Digital health player UpHealth swells with three-way merger


A merger involving two US digital health specialists and a blank cheque company has created a telemedicine player, called UpHealth, that is valued at more than $1.3 billion.

The three-way deal combines UpHealth – which provides patient care management, telemedicine and digital pharmacy services and gives its name to the new group – with CloudBreak, which provides a video consultation platform for doctors and patients.

The blank cheque company or ‘special purpose acquisition company’ (SPAC) that provides funding is GigCapital2, which raised $150 million in its public offering in June 2019.

The merger is expected to be completed in the first quarter of 2021, subject to the usual closing conditions. Once completed, UpHealth will continue to be listed on the NYSE but with a new ticker symbol (UPH).

The combined company will cover a broad swathe of the digital health landscape, bringing together population health software, telehealth services, digital pharmacy delivering compounded and manufactured medicines, and tech enabled behavioural health services for people with mental health and substance abuse issues.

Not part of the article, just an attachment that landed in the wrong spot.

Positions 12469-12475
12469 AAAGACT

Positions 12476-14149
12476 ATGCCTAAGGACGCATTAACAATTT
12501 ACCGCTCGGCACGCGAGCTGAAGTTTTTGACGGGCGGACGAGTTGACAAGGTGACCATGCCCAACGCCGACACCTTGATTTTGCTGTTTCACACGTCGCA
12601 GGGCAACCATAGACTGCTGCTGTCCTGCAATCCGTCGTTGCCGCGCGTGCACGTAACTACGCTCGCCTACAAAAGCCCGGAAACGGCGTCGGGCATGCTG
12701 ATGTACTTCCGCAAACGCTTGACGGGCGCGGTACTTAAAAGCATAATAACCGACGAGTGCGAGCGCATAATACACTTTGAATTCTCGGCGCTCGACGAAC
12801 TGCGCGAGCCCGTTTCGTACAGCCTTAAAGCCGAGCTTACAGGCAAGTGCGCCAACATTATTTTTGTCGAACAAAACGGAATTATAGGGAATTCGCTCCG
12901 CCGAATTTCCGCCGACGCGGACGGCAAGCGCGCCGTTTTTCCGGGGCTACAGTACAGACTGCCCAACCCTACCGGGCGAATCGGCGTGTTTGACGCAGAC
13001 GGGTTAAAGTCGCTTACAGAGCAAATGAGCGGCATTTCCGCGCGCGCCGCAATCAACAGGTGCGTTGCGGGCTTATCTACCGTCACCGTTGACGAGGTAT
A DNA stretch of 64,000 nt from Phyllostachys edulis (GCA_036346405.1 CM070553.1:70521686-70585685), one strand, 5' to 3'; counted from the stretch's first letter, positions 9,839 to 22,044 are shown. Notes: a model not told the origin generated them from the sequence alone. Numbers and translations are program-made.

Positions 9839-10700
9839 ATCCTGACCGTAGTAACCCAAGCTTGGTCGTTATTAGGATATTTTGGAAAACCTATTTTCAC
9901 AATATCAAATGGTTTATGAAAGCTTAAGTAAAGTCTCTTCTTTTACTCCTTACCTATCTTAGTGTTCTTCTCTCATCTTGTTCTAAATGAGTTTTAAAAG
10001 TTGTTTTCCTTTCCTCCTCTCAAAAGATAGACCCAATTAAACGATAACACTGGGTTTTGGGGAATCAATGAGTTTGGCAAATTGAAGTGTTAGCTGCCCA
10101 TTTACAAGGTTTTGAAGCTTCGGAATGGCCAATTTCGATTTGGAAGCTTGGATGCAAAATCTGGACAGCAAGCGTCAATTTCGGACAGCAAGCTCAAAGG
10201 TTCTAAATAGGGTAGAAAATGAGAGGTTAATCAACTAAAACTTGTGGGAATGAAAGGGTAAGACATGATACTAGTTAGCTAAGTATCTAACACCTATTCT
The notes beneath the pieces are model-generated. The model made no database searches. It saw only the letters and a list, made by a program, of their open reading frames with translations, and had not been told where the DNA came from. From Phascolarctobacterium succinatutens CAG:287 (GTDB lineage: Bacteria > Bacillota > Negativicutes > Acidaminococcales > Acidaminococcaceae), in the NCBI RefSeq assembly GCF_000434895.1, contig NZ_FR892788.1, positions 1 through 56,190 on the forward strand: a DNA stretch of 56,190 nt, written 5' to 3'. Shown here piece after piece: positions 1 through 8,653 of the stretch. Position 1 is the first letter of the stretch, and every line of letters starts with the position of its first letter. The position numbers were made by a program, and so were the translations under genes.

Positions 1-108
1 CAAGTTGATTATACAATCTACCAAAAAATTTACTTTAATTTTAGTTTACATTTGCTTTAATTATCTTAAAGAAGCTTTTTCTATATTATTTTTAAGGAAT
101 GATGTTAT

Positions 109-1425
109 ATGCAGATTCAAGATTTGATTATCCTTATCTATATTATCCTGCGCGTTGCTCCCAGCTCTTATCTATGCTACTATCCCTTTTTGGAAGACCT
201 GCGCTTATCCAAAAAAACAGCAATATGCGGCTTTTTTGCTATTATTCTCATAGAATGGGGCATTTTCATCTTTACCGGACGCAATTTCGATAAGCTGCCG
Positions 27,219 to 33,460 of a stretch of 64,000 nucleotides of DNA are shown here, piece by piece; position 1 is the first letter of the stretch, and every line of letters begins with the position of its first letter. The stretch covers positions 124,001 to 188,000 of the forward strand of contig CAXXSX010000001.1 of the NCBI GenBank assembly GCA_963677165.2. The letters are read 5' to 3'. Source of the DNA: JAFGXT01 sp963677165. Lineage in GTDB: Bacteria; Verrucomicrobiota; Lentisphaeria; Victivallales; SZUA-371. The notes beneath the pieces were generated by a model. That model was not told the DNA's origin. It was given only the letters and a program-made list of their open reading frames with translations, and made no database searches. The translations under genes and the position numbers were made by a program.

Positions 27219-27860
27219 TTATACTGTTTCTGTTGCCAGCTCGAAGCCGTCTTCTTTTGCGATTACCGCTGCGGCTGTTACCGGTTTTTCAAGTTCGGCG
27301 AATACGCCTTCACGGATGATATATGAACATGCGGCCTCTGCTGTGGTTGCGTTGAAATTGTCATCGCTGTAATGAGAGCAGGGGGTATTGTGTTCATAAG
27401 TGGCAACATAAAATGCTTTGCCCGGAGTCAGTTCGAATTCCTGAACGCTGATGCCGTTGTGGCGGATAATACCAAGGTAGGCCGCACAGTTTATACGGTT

It will have pro forma 2020 revenues of around $115 million, rising to $194 million next year, coming from established contracts with health providers, insurers and payors from all 50 states in the US as well as nine international markets, according to the prospectus for the merger.

The new UpHealth will have two co-chief executives – Al Gatmaitan and Ramesh Balakrishnan – with Chirinjeev Kathuria of UpHealth and Avi Katz of GigCapital2 serving as co-chairman.

The elements of its digital health portfolio included integrated care management unit Thrasys – whose SyntraNet health information exchange platform is used to organise patient health records and workflows.

Telehealth will be split into a US division – consisting mainly of CloudBreak – and an international division centred on Glocal Healthcare Systems that is operating in India, Southeast Asia, and Africa.

The digital pharmacy business will be provided by MedQuest, which is licensed in all 50 states and pre-packages and ships medicines direct to patients, serving a network of 13,000 providers.

Finally, behavioural health will be provided by two subsidiaries – TTC Healthcare and Behavioural Health Services – which provide both onsite and telehealth services.

The increased reliance on telemedicine services during the coronavirus pandemic has sparked a flurry of M&A and fundraising activity among providers trying to broaden and expand their businesses.

The largest by far was the $18.5 billion merger between Teladoc and Livongo to create a digital health giant with pro forma sales of $1.3 billion, which came shortly after Teladoc bought InTRouch Health for $600 million.

Other sizeable deals include Veritas Capital’s acquisition of the health and human services assets of DXC Technology for $5 billion, Align Technology’s buyout of digital dentistry specialist exocad for $417 million, and Google’s $100 million investment in telehealth player Amwell on the same day the Boston-based company announced its IPO.